Footwear needs can often be met at everyday shoe stores.
Have you been left with the impression that you need "diabetic shoes" just because you have diabetes? If so, ask yourself where you got this idea. Did you get the idea because you watched or heard an advertisement telling you, "If you have Medicare, your diabetic shoes will be covered at no cost to you." Or you may have been in your pharmacy and passed the stand of "diabetic shoes" with a celebrity like George Foreman endorsing these shoes. Or, if you order your diabetes supplies from a mail order supply company, you might have received a flyer or an ad for diabetic shoes.
Guess what? Not everybody who has diabetes needs therapeutic or "diabetic" shoes, or even inserts for that matter. And, some people and companies make a lot of money when they convince you that you need them. That's not to say some people with diabetes don't need them. That is to say there is fraud in this field. It's not right and in the end you do pay.
There is a Medicare Therapeutic Shoe Bill. It may not be easy to figure out on your own. In 1993, the Therapeutic Shoe Bill was enacted by Congress to provide proper footwear and inserts for people with diabetes. You don't qualify for this benefit just because you have diabetes. You must also meet one of the following criteria that you have a:
- Foot deformity
- History of a partial or complete amputation
- History of a previous foot ulcer (sore)
- History of a pre-ulcerative callus formation
- Peripheral neuropathy with callus formation
- Poor circulation
Some of these problems are very clear and very serious, and for some of these, yes, you may need "special" shoes, but not for all of these. The point is, you have diabetes, and you have some needs, but just because you have diabetes doesn't mean you need these particular shoes or inserts. There is no need to purchase these directly from mail-order companies or pharmacies even though you need an order from your physician in order to receive them. Rather understand the universal principles of shoe shopping and then try shopping on your own.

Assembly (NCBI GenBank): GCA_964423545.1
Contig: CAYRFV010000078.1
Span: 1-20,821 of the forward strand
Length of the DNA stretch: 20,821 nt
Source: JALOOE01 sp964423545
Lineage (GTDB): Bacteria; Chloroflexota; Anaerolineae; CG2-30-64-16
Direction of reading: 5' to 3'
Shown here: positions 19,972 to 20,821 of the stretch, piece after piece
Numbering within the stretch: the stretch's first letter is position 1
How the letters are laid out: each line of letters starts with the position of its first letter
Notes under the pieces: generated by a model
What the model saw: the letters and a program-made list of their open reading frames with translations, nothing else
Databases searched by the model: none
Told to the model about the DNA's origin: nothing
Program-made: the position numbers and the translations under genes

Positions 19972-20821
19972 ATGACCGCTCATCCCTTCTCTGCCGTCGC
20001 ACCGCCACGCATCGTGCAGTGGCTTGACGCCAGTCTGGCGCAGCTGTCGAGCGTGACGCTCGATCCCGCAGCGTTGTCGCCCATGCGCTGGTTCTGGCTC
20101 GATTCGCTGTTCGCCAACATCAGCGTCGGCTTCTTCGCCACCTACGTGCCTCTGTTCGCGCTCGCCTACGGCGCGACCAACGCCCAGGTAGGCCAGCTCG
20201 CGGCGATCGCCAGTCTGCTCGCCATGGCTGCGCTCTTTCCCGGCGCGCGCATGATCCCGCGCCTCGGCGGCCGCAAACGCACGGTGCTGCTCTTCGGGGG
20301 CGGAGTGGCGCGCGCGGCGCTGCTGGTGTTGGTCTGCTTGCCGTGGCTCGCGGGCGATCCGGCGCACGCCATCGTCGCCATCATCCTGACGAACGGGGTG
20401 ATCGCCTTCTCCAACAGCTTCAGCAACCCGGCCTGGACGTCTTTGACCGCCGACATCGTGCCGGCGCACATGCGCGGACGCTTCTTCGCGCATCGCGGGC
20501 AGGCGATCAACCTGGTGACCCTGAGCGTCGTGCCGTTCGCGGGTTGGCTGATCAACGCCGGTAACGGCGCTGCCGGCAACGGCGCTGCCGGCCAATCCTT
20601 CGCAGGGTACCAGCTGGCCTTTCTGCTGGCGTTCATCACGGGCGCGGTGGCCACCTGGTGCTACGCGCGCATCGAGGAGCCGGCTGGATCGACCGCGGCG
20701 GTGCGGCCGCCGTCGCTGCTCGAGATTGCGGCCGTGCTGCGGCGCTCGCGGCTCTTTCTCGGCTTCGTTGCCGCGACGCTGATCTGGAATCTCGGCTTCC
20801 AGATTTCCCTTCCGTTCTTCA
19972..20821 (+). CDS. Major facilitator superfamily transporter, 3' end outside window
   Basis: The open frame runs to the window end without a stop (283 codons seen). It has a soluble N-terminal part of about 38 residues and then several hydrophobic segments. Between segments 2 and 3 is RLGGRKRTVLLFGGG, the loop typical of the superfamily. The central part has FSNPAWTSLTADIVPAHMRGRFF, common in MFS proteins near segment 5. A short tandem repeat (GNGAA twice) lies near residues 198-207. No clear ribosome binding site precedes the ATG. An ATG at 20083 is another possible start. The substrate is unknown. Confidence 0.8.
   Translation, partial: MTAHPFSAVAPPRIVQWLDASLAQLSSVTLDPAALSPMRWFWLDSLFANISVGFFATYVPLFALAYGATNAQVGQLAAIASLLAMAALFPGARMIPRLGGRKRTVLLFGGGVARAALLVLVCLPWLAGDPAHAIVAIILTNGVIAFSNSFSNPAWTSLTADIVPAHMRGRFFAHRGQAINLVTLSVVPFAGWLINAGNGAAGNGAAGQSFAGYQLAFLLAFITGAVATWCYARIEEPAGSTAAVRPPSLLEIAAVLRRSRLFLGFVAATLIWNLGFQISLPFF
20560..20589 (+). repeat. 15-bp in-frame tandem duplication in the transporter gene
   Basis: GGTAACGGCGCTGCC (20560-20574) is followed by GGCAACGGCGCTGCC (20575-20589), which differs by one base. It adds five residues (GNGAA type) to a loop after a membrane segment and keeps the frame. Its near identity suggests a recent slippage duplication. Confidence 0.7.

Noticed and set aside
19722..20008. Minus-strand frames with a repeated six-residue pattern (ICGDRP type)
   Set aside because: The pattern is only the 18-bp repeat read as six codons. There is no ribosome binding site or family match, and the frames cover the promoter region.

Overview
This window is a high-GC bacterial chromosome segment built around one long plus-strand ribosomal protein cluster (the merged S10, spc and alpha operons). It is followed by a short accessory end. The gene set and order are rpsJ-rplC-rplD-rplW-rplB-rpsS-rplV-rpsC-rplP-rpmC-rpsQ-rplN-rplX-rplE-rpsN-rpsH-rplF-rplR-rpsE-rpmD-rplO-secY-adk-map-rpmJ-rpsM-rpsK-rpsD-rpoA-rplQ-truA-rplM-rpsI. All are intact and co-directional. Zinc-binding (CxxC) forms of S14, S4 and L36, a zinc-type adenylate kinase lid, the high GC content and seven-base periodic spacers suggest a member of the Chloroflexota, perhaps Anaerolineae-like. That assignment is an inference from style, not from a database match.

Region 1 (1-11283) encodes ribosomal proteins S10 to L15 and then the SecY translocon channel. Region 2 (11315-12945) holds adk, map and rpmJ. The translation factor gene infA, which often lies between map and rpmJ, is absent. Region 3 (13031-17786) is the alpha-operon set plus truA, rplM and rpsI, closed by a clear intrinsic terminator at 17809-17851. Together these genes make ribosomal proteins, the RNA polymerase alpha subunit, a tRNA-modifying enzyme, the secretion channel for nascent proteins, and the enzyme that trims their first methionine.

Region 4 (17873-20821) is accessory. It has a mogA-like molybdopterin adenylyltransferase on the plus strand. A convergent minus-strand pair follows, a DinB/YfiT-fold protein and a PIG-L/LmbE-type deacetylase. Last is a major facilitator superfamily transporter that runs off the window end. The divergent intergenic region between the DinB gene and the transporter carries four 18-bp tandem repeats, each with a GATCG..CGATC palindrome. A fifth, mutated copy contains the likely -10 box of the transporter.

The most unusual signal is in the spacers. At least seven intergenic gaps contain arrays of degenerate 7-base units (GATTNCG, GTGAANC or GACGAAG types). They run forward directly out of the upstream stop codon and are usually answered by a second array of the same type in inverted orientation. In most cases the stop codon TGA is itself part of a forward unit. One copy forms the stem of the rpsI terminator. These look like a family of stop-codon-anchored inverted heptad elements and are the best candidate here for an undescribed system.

Think you need shoes or inserts?
If you have foot problems, and or think you need therapeutic shoes or insoles, avoid the fraud. Visit a reputable podiatrist or orthopedic surgeon who specializes in diabetes and feet. To find a podiatrist or orthopedic surgeon near you, first ask your primary care provider to refer you to someone, or visit the dLife Diabetes Locator section of this site.
Read Joy's bio here.
Read more of Joy Pape's columns.
NOTE: The information is not intended to be a replacement or substitute for consultation with a qualified medical professional or for professional medical advice related to diabetes or another medical condition. Please contact your physician or medical professional with any questions and concerns about your medical condition.
Hearty Lentil Stew Ancho Cashew Mole Sauce Baked Spinach Balls with Mustard Sauce Berry Trifle Tuna with Arugula Salad Cider-Glazed Sweet Potatoes with Cranberries Chicken and Eggplant Casserole Fennel Puree Greek Salad Wrap Cajun Pork Chops with Jasmine Rice
Many people say that depression is a side effect or complication of diabetes. Without discounting the association of the psychological condition with the physical one, I'm not convinced that our high and/or unstable glucose levels are directly responsible for that change in our mental state. My belief is that the unrelenting need for self-care, for following the sort of care schedules that can drive licensed, professional caregivers crazy, is what overwhelms us...